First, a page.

The SEC case against Allen Stanford comprises little more, right now, than a civil complaint; more private cases are now being filed. What does this mean for Stanford himself? Is he subject to arrest anywhere in the world? I asked Michael Gurland, a former federal prosecutor who’s now at Neal Gerber Eisenberg, about what happens now.
Gurland told me that criminial charges are probably on their way: "The allegations on their face support criminal mail and wire fraud charges. I would assume there’s an ongoing FBI investigation. The likelihood that he’s going to be indicted are extraordinarily high." But that indictment doesn’t need to be made public unless and until he’s found and the US authorities start trying to extradite him from wherever he’s turned up.
Given that there’s still no indication of Stanford’s whereabouts, the presumption is now that he’s a fugitive, and that he’s trying to place himself in a country which doesn’t have good extradition relations with the US. Meanwhile, all of Stanford’s creditors and investors, and certainly anybody who bought a CD from Stanford International Bank in Antigua, are going to have to look to the court in Texas if they want to get any of their money bank. Going to a branch in Antigua or Venezuela or Mexico — or any branch at all, really — isn’t going to do them any good.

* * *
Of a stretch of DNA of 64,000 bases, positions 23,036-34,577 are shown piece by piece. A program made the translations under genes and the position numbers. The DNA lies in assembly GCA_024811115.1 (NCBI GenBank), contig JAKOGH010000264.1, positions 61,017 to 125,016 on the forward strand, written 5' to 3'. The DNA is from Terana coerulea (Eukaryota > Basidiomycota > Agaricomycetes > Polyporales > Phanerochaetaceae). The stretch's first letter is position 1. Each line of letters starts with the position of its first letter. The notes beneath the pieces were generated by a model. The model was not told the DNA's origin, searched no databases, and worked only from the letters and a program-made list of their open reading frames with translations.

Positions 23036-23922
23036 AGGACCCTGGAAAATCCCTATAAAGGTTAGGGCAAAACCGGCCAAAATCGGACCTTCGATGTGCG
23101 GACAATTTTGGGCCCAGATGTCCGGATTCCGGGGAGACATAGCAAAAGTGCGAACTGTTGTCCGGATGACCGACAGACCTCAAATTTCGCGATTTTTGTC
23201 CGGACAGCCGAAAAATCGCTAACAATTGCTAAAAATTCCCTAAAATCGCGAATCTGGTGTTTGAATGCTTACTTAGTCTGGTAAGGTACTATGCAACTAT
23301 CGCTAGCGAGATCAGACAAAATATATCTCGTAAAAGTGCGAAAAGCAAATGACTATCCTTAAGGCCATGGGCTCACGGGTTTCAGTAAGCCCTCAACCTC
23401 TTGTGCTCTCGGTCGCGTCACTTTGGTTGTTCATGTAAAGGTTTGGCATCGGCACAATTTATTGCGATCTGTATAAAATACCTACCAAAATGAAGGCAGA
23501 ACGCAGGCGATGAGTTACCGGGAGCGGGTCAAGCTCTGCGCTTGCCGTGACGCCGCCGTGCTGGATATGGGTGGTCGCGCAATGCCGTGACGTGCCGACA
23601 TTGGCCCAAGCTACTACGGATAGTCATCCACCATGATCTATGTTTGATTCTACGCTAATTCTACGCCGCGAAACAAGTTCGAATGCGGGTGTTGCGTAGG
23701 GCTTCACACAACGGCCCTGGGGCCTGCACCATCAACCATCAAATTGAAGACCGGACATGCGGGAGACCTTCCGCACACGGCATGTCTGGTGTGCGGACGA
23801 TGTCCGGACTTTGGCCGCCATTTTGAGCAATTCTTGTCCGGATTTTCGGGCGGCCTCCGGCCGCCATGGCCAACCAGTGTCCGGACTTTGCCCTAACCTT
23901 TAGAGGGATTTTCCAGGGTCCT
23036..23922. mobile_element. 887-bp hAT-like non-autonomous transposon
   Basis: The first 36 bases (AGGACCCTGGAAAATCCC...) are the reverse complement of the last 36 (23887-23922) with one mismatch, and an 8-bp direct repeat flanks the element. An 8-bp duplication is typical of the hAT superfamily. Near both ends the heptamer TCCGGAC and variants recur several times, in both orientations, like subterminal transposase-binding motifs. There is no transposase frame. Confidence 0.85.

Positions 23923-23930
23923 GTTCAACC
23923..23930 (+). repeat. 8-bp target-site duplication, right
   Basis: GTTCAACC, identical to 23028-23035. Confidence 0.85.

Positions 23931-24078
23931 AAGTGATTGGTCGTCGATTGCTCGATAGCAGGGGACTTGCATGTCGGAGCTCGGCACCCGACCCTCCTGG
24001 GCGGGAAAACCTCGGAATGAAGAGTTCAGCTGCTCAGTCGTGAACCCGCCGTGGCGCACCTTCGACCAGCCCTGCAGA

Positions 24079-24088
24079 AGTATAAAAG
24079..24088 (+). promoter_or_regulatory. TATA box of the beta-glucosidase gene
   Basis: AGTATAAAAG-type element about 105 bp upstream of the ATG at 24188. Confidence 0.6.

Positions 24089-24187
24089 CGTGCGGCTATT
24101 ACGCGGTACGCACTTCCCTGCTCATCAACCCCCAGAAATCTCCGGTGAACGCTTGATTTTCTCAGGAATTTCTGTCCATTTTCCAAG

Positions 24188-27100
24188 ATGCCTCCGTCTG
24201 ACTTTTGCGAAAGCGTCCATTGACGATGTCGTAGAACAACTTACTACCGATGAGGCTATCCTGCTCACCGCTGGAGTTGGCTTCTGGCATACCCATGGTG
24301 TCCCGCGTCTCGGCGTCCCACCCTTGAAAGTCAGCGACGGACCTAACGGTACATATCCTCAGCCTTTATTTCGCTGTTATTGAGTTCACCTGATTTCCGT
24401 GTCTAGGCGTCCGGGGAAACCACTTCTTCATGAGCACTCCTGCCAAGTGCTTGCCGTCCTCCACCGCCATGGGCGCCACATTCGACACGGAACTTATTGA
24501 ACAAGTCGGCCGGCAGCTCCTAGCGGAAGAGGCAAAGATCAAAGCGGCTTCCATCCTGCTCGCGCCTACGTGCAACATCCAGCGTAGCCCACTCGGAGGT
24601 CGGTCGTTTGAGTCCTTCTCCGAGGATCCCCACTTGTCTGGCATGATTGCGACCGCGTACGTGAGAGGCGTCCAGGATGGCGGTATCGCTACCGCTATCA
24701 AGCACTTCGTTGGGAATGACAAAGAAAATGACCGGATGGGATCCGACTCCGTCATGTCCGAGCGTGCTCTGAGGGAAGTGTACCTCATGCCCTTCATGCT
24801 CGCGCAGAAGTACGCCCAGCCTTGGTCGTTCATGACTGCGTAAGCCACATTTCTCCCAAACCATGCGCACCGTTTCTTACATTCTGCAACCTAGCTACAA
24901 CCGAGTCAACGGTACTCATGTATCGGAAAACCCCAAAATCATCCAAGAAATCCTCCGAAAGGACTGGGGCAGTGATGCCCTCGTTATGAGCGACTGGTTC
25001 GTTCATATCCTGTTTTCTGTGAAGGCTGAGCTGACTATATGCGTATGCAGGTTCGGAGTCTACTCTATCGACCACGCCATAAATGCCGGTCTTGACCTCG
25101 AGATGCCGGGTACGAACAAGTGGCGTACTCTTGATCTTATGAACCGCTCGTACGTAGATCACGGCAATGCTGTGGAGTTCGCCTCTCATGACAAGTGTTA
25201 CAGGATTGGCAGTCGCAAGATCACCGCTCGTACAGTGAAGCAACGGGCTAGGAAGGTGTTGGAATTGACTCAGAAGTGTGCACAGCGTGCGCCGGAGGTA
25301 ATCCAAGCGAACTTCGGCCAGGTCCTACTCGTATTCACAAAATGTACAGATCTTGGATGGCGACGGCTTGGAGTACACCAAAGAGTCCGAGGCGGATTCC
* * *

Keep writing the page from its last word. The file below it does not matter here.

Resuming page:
Gurland also explained to me that SIB’s location in Antigua would have hugely complicated the SEC investigation: a large part of Stanford’s operations were simply outside the SEC’s jurisdiction. Maybe that explains why the investigation went on so long.
Meanwhile, Bloomberg’s Alison Fitzgerald is reporting that the SEC investigation really went into full overdrive only last week, when Stanford’s lawyer, Thomas Sjoblom of Proskauer Rose, suddenly "stepped down" from his role. Details are sparse, but Sjoblom’s decision to stop representing Stanford would seem to have coincided with the release of press reports that SIB looked like a Ponzi scheme; presumably, up until that point, Sjoblom had been cooperating with the SEC and other authorities.
In any case, Stanford doesn’t need a civil lawyer right now, he needs a criminal defense lawyer. Or, more to the point, he just needs someone who can help set up a new life for him as far removed as possible from any extradition threats. I suspect he’s found such a person already.